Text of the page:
Re:open source when it's helpful (3, Informative)

jmerlin (1010641) | more than 2 years ago | (#40976895)

Also: bootstrap.

Re:open source when it's helpful (0)

Anonymous Coward | more than 2 years ago | (#40976053)

Sure, Twitter's secret sauce is their data and ads platform.

Shouldn't people be happy that they are trying to give back to the open source community by having an open source office? Similar to how Google gives back? I think the effort is commendable, but we'll see where it goes. I don't think enough companies give back given all the benefit they get.

Re:open source when it's helpful (1)

rhsanborn (773855) | more than 2 years ago | (#40976785)

Twitter embraces open source because it's FREE as in beer. It's much easier to bootstrap a company with free stuff. Everything else is a side benefit.

Re:open source when it's helpful (0)

Anonymous Coward | more than 2 years ago | (#40976903)

Isn't it same for Apple, Microsoft, Facebook, $ANY_OTHER_MAJOR_IT_RELATED_COMPANY?

They all use open source software and contribute to the projects useful to them. Sometimes they even opensource their own utility projects.

Google uses a bunch of open source tech and puts out a lot of their own projects in the open, like Chromium, Android or WebM.
Apple has WebKit (formerly KHTML) and hired LLVM authors to work on it and clang for them.
Facebook loves their PHP and NoSQL and contributes to these fields.

Still, no one's so crazy as to just give out sources for their core software.

Oh, and can you explain what the fuck does limiting access to APIs (I assume you're referring to web service APIs), that is, to server resources, have to do with open source?

Re:open source when it's helpful (0)

Anonymous Coward | more than 2 years ago | (#40977537)

What use have you of the Twitter platform? Unless you have 100 million users you can just use the web framework of your choice.

A good thing, not a bad thing (0)

Anonymous Coward | more than 2 years ago | (#40977805)

You say that as if it's a bad thing. This is an example of open source winning, not open source losing.

"you wouldn't be able to tweet" (0)

Anonymous Coward | more than 2 years ago | (#40975873)

Hyperbole. If there were no open source available, they would have to develop some of their tools in-house. That doesn't mean Twitter wouldn't exist without open source. It just makes Twitter a bit cheaper to run.

Re:"you wouldn't be able to tweet" (3, Insightful)

sqrt(2) (786011) | more than 2 years ago | (#40975983)

Having to write all of that software themselves may have set the barrier to entry too high for them to ever get started. Even a small increase in start up cost can be the difference between a product or service launching or never even being attempted.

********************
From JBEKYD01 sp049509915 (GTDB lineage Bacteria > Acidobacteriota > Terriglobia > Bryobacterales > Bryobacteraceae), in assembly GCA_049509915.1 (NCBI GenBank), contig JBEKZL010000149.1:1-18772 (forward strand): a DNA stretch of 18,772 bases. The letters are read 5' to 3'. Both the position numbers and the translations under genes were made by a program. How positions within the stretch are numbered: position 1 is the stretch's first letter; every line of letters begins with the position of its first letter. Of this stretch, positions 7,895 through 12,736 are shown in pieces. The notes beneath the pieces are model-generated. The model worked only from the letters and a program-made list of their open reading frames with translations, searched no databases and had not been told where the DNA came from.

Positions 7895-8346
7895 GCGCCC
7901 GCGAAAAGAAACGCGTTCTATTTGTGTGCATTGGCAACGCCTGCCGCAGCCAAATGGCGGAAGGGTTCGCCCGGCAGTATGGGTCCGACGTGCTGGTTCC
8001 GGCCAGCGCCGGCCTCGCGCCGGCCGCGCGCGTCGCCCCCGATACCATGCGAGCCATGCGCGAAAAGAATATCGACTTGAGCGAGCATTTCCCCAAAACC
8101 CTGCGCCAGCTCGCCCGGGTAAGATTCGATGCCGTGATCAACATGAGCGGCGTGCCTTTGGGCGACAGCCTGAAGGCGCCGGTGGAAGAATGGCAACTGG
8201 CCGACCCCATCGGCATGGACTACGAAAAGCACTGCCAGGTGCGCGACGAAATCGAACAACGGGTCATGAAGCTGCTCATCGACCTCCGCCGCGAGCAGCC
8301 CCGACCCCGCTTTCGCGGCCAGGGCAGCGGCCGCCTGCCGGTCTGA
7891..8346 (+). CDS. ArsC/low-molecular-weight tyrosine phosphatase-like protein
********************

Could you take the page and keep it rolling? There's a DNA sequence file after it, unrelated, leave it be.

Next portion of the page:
Re:"you wouldn't be able to tweet" (1)

Kergan (780543) | more than 2 years ago | (#40976403)

One could also argue that you were able to tweet in spite of Twitter using open source for a long time. Remember the days when they were using Ruby on Rails?

Re:"you wouldn't be able to tweet" (0)

Anonymous Coward | more than 2 years ago | (#40976575)

Huh? The Rails version was a rapid prototype which allowed them to quickly get users/hype/venture capital. It would have sucked equally bad if they'd used WebLogic or something.

Re:"you wouldn't be able to tweet" (0)

Anonymous Coward | more than 2 years ago | (#40978009)

It would have sucked equally bad if they'd used WebLogic or something.

Actually, I've used WebLogic, and it would have been 100x worse if they would have used that piece of shit software.

Now run it in a lightweight container like Tomcat or Jetty, and it could have been a lot better than Ruby "It Doesn't Scale Even Though It's" on Rails.

Re:"you wouldn't be able to tweet" (1)

CastrTroy (595695) | more than 2 years ago | (#40976873)

Very much agree. They could have just as easily built the same service using proprietary software. Their licenses may have cost more, but would probably completely eclipsed by the cost of paying their employees anyway.

Re:"you wouldn't be able to tweet" (1)

gbjbaanb (229885) | more than 2 years ago | (#40977945)

you make the mistake of assuming closed source software is better than open source, and that Twitter would be able to purchase licences for a twitter-feed product someone else wrote.

Twitter undoubtedly would be ok with any platform when they started, but today they have so much scale they need to tweak that code, the close source platform would have to be rewritten completely in something, at least the OSS stuff gave them a big head start.

You're right that staff costs are big, but when you're serving so many people even that fades into insignificance - it doesn't matter how much you pay your staff and infrastructure if you cannot serve up tweets.

Head imploding from (0)

Anonymous Coward | more than 2 years ago | (#40975905)

So many buzzwords.

/. is confused about the meaning of censorship (-1)

Anonymous Coward | more than 2 years ago | (#40975963)

* -1 modded posts are filtered by default as they are considered spam
* Criticism of /. is looked upon as spam and worthy of censorship. It is -1 modded by editorial staff